Sea, Air and Space Museum, Pier 86, W. 46th Street and 12th Avenue, New York, (212) 245-0072 www.intrepidmuseum.org
On Feb. 17, 1944, off Truk, an aerial torpedo struck USS Intrepid 15 feet below its waterline, flooding compartments and jamming the aircraft carrier’s rudder to port. For two days Captain T.L. Sprague feathered the starboard engines to keep Intrepid roughly on course to Pearl Harbor, but strong winds swung the ship back toward Tokyo. As Sprague later confessed, “Right then I wasn’t interested in going in that direction.” The crew jury-rigged a sail of wood, cargo nets, hatch covers and canvas, and a week later the carrier limped home.
During World War II, Intrepid’s planes sank two Japanese battleships and downed more than 600 enemy aircraft. Kamikazes struck the carrier five times. It later recovered space capsules for NASA and served in Vietnam before its 1974 decommissioning.
Intrepid embarked on its second career in 1982 as a museum on Manhattan’s west side. After 24 years on the Hudson at Pier 86, the National Historic Landmark was in sore need of repair. A monthlong effort to dislodge the ship from 27 feet of muck proved unexpectedly difficult. Finally, in December 2006 the carrier entered dry dock in Bayonne, N.J., for extensive repairs. Once the 5,700 gallons of paint had dried, the ship moved to Staten Island for restoration of its top three decks, more than 80,000 square feet in all.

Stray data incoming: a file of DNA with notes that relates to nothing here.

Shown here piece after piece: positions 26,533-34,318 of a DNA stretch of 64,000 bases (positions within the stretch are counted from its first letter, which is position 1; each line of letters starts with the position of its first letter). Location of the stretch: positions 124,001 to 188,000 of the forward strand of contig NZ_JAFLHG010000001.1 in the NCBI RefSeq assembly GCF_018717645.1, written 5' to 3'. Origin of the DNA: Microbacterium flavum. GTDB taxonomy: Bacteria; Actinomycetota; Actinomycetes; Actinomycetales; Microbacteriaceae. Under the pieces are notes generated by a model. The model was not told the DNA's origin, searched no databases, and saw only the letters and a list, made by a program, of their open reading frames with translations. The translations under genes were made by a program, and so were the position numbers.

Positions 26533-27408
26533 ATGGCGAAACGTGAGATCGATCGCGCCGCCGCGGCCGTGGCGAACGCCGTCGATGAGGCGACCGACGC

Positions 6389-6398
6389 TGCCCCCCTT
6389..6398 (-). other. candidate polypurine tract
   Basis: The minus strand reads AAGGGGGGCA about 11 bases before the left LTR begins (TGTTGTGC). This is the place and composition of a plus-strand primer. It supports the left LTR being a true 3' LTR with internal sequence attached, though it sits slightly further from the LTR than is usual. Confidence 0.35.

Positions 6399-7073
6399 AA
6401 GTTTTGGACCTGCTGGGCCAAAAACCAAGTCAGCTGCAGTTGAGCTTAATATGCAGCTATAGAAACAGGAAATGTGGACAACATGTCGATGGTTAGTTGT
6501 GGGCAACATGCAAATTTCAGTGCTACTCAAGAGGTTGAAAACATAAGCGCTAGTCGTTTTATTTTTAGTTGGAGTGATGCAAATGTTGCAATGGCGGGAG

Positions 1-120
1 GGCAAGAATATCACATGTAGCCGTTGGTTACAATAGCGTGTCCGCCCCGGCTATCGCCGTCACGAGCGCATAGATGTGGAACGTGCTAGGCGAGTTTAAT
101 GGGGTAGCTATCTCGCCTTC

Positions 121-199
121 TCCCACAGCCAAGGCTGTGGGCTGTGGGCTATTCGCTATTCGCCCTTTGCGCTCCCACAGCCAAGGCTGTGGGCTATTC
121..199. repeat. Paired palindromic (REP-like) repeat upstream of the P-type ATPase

On Oct. 2, 2008, two years and $120 million later, the 65-year-old ship returned to Pier 86. Intrepid will reopen to the public on November 8 during Veterans Day weekend.
Newly accessible areas include the fo’c’sle (anchor chain locker), crew berths and machine shop. The hangar deck features interactive exhibits and 30-plus aircraft. Also docked at Pier 86 is USS Growler, the world’s only intact diesel-powered nuclear missile submarine on public display.
Originally published in the December 2008 issue of Military History. To subscribe, click here.